Folha Seca: The Arbitrary Importance of History

When researching and writing (and later “recording”) my first book, An Illustrated Guide to Soccer & Spanish, I looked closely at the history of the Spanish soccer term: chilena, which is “bicycle-kick” in English. Basically, a Spanish expat in Chile pulled off a bicycle kick near the start of the 20th century, it was reported, and the name caught fire. Still, how our society apportions credit for inventiveness kinda bugs me.

At the same time as the chilena came to be in South America, Josep Samitier starred for FC Barcelona in Spain. A continent away, he became known for his famous “lobster-kick”. What is a lobster-kick, you ask. Sadly, no video or even good still image of the lobster-kick exists. Based on a few bare-bones match reports, the move was similar to the “scorpion kick” of a certain loco goaltender for Colombia. Still, can we be sure Samitier did not invent the chilena? And what makes a kick “lobster” as opposed to “scorpion”? Continue reading “Folha Seca: The Arbitrary Importance of History” »

Watching Mou’s Madrid Unraveled From Afar

I still play FIFA 13 while sipping a fine glass of red wine, a melancholic gloom hanging over my head as my thumbs grow numb from the iPad slide-rule pass finger motions. I always play what is either a 4-2-3-1 or a 4-4-1-1: Higuain gets the nod ahead of Benzema with Ozil underneath, Di Maria wide right, Ronaldo on the left, and Khedira and Alonso shielding the back four. I know that this team didn’t win the coveted Decima, but they did reach numerous Champions League semifinals and enjoy the best La Liga season for Madrid ever.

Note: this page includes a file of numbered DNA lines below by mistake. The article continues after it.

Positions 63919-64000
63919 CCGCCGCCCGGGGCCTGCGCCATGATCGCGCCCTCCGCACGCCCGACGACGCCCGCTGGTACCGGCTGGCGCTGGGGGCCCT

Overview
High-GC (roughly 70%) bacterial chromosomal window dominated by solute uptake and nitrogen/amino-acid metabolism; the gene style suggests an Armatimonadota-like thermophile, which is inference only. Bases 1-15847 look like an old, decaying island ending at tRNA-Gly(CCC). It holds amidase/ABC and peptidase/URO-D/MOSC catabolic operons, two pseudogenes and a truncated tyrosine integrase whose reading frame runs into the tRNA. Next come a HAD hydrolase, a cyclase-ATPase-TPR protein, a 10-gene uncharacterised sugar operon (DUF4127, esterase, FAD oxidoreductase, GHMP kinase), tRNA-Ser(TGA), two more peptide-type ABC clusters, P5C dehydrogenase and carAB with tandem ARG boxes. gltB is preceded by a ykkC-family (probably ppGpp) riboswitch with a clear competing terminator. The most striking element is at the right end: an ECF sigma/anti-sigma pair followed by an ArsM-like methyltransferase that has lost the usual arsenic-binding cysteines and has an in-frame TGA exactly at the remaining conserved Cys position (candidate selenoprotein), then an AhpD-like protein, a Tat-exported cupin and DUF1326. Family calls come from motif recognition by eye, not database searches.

And they are no more. Continue reading “Watching Mou’s Madrid Unraveled From Afar” »

The Midseason Manager Replacement

We all saw the end for Jose Mourinho at Chelsea and even suspected Rafa’s demise at Madrid. The Blues’ form was so poor that they hovered near the relegation zone. They lacked solidity in defense and decisiveness in attack. Meanwhile, at Madrid, the merengues played decently enough, but always seemed to trip over their own two feet when approaching the Barca juggernaut.

Yet, the question remains, do midseason manager changes ever make sense? Or turn out for the better? And what would it do for Manchester United? Continue reading “The Midseason Manager Replacement” »

The Disappearing Star Centerback Prodigy

The dodo. The dinosaurs. Why do all the really cool animals have to disappear off the face of the Earth? Sadly, soccer reflects this reality. For at least half a decade, a position on the pitch has been neglected like no other: centerback. Here’s a thought experiment. Right now, name a young star center back. Okay, easy you say. Thiago Silva. Okay, now name another.

Hard, isn’t it? Continue reading “The Disappearing Star Centerback Prodigy” »

The Sadness and Darkness of Entropy, or “The Inevitable Decline of Fernando Torres & Falcao”

This may shock you, but, for a time, Fernando Torres played soccer exceptionally well. Even before he signed for Liverpool FC and rocked the back of nets in England, he scored some absolute screamers as a youth for Atletico de Madrid and became known as Barcelona’s bogeyman. He became a Champion of Europe with Spain in 2008 and then won a World Cup. However, on a cold winter’s day in January of 2011, Liverpool sold him for a fortune for Chelsky.